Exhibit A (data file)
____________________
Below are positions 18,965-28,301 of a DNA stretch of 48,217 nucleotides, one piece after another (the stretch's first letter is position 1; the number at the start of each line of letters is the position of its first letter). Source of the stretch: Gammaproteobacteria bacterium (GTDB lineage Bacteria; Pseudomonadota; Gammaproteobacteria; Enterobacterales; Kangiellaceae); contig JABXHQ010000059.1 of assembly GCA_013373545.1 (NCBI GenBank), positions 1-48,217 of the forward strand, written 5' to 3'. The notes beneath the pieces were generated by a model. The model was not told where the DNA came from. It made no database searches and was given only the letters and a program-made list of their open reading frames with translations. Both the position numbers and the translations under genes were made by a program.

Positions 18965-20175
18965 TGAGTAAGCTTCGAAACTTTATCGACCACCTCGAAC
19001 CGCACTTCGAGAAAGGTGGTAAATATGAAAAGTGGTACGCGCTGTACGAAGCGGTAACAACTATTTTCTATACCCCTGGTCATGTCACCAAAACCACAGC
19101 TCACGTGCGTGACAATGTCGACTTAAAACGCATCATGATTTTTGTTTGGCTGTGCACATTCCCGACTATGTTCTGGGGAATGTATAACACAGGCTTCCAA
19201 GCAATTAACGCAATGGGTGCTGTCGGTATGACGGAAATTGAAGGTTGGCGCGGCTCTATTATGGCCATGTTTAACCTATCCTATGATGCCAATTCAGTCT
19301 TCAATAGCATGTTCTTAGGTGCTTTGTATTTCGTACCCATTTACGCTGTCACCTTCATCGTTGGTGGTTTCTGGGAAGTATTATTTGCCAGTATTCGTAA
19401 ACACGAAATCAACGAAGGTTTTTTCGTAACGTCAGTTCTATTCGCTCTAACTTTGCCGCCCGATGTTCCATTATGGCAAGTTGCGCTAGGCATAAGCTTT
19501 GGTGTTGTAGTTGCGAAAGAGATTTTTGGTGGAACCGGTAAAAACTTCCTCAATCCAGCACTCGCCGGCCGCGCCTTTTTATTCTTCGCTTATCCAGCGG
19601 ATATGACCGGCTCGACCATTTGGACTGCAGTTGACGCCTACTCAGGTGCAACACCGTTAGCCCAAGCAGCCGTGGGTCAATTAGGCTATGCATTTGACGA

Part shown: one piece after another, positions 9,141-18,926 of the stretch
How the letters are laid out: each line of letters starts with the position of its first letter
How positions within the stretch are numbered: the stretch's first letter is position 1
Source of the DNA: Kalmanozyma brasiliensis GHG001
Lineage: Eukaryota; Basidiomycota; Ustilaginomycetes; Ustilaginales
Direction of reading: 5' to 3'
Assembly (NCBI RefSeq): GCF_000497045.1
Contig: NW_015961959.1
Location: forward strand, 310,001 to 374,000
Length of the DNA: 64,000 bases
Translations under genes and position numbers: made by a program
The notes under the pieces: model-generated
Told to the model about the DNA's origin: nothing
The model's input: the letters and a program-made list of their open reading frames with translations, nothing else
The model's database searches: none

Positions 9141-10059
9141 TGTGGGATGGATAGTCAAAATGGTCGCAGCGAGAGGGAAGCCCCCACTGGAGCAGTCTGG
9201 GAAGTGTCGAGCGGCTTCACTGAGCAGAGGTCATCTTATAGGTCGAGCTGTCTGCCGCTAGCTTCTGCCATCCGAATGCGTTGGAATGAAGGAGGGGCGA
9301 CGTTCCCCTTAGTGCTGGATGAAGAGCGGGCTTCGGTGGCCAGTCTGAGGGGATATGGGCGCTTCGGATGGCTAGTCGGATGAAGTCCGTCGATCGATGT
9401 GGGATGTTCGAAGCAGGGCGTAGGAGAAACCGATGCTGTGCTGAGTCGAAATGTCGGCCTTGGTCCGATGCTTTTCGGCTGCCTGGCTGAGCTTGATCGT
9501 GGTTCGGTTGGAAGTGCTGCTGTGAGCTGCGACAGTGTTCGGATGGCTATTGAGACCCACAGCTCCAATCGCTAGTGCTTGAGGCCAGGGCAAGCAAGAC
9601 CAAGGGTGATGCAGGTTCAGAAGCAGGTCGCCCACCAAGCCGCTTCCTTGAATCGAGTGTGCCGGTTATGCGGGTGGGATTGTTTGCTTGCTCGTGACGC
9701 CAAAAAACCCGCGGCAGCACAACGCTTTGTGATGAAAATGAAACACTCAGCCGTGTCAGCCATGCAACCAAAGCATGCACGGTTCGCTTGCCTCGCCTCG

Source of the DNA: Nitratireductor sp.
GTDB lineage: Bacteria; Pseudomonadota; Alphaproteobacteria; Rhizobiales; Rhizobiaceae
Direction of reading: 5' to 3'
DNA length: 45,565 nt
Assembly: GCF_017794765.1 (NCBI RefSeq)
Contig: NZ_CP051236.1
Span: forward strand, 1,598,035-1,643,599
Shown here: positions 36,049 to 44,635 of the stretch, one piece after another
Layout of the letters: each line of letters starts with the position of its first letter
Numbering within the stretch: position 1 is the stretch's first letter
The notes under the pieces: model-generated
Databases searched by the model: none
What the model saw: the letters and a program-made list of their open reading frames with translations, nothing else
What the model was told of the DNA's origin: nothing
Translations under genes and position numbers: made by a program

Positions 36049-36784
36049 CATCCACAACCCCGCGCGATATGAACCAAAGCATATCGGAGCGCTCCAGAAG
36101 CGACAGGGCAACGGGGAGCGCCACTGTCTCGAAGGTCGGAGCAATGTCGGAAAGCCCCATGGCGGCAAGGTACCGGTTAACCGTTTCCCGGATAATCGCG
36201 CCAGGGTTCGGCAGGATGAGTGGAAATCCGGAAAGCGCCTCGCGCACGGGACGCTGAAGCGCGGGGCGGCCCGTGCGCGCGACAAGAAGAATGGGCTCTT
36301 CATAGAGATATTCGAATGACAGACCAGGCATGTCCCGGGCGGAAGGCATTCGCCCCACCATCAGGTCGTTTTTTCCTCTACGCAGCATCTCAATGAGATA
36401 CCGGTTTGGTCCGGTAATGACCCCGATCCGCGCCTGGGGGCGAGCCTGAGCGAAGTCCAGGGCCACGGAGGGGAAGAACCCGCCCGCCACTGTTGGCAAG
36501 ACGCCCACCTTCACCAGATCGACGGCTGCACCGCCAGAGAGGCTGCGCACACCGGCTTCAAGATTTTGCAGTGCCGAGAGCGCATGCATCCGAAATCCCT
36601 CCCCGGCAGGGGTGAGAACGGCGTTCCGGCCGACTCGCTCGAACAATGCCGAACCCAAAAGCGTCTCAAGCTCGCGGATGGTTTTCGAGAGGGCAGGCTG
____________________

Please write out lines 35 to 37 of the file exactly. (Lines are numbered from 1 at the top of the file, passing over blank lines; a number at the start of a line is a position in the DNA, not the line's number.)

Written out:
GTDB lineage: Bacteria; Pseudomonadota; Alphaproteobacteria; Rhizobiales; Rhizobiaceae
Direction of reading: 5' to 3'
DNA length: 45,565 nt